• Student success and closing equity gaps are at the core of  the 2020 Standards and the accreditation review processes.
    • The standards and accreditation review processes have been updated to better respond to increasing financial pressures and concerns to ensure that institutions can demonstrate their long-term sustainability.
    • There are new processes that allow for adaptability and focused attention to support specific institutional needs.

    Dear Seattle Colleges faculty and staff, 

    With the Fall Quarter being fully underway, my trustee colleagues and I thank you for continuing your amazing work in serving diverse students under such challenging pandemic conditions. Your commitment to student success is greatly appreciated. 

    Seattle Colleges consists of three separately accredited colleges.  Because of the ever-changing environment facing our District, including continued enrollment decline, shrinking state support, and changing student needs, the Board has charged the chancellor to engage the district community in an open assessment of the current accreditation model.  The primary interest of the Board lies in gathering data to help determine whether a separate accreditation model best positions Seattle Colleges in serving its mission.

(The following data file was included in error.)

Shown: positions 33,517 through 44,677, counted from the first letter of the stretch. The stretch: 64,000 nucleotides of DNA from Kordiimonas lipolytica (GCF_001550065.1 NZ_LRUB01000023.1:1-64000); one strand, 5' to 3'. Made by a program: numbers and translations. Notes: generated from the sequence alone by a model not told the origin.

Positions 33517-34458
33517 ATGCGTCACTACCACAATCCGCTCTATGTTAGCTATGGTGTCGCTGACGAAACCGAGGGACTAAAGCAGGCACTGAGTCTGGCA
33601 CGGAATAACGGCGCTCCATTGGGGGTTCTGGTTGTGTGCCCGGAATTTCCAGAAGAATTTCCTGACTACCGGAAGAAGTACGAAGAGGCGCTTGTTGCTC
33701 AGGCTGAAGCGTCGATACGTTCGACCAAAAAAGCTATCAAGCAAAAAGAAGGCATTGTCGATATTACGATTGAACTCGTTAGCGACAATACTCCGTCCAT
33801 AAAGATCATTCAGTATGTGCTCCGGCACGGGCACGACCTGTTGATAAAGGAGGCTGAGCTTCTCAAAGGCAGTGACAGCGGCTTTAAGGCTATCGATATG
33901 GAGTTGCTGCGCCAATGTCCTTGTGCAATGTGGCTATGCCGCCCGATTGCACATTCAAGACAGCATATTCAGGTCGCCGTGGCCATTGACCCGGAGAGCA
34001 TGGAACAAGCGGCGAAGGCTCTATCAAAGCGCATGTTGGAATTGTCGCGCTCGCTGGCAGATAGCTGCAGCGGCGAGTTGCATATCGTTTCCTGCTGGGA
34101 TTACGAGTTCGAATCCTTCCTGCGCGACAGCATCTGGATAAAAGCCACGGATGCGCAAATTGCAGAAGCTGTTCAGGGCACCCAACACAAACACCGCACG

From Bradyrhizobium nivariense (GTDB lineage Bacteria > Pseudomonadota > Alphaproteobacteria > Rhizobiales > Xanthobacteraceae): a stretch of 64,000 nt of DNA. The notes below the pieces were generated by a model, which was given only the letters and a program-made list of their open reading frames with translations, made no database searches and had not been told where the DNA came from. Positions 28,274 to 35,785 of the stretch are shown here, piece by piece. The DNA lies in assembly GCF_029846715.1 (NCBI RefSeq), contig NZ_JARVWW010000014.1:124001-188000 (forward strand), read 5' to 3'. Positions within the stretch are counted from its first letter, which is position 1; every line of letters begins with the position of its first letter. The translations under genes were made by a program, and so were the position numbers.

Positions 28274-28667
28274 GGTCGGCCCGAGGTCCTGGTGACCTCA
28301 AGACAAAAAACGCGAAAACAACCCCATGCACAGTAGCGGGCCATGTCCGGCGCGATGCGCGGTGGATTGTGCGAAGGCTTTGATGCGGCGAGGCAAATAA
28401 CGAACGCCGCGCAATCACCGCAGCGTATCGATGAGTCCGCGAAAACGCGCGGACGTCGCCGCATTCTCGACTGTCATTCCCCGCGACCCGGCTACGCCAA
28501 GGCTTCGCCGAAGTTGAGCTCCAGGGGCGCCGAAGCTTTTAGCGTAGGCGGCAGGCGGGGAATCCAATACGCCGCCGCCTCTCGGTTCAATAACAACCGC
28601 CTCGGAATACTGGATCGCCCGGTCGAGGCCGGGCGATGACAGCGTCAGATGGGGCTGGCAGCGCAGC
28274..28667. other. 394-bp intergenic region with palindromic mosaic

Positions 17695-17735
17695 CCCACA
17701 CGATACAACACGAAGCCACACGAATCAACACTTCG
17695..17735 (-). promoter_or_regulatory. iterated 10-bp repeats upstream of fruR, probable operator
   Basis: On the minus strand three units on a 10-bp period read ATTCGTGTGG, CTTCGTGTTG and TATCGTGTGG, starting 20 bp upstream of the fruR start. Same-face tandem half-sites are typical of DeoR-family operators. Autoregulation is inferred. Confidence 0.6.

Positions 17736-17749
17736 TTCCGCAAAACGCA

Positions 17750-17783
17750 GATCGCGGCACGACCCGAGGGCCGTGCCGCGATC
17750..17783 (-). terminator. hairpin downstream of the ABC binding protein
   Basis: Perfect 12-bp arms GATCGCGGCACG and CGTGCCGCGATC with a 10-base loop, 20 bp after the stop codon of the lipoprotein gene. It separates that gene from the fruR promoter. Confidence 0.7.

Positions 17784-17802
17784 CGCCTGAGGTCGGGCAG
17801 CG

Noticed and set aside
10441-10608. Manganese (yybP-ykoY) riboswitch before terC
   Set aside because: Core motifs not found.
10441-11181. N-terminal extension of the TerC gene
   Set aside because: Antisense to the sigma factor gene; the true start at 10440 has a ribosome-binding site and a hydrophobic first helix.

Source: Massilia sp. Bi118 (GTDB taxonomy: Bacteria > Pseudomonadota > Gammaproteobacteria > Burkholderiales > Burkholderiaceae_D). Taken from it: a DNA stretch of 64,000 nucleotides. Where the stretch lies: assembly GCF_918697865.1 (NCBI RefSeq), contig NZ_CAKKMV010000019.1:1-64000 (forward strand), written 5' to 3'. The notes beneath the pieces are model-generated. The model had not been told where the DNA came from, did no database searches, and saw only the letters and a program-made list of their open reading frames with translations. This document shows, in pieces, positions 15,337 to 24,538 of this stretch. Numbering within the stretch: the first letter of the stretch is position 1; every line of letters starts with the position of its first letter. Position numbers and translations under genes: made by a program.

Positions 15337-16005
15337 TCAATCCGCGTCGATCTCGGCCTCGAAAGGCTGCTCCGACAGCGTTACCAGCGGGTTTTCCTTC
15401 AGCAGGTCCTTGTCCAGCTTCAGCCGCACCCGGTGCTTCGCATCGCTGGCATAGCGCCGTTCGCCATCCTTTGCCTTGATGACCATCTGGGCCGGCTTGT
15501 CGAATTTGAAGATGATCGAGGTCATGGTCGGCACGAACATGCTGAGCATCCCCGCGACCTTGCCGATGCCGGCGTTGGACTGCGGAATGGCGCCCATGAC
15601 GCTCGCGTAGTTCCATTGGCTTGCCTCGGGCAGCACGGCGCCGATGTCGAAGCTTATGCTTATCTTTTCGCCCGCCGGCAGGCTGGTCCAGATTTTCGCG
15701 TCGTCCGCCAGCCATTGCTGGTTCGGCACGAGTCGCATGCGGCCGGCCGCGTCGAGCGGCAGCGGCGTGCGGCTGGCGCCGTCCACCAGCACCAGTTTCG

For that reason, I am emailing today to invite you to participate in an anonymous survey.  This survey is designed to gather candid viewpoints and insights from all faculty and staff on the intersection of modes of accreditation and important district outcomes, namely: student enrollment, retention, completion, and organizational sustainability.  This short, confidential survey should take about 5-10 minutes to complete. Your responses will be collected via Survey Monkey and compiled by the third-party Consultant, NCHEMS (National Center for Higher Education Management Systems). Rest assured, your personal identity and your specific responses will not be identifiable.  

    In addition to the Survey, NCHEMS will also be hosting several Focus Groups (students, community partners, and trustees) and gathering relevant data of peer colleges both in and outside WA.  Data gathered from all these sources will inform the Board in its review and final decision-making next year. 

    I encourage all employees to complete this Survey no later than 5:00 p.m., Monday, November 15, 2021.   Your opinion matters. 

    Here is the link to the Survey   

    Thank you,

    Louise Chernin 

    Chair, Board of Trustees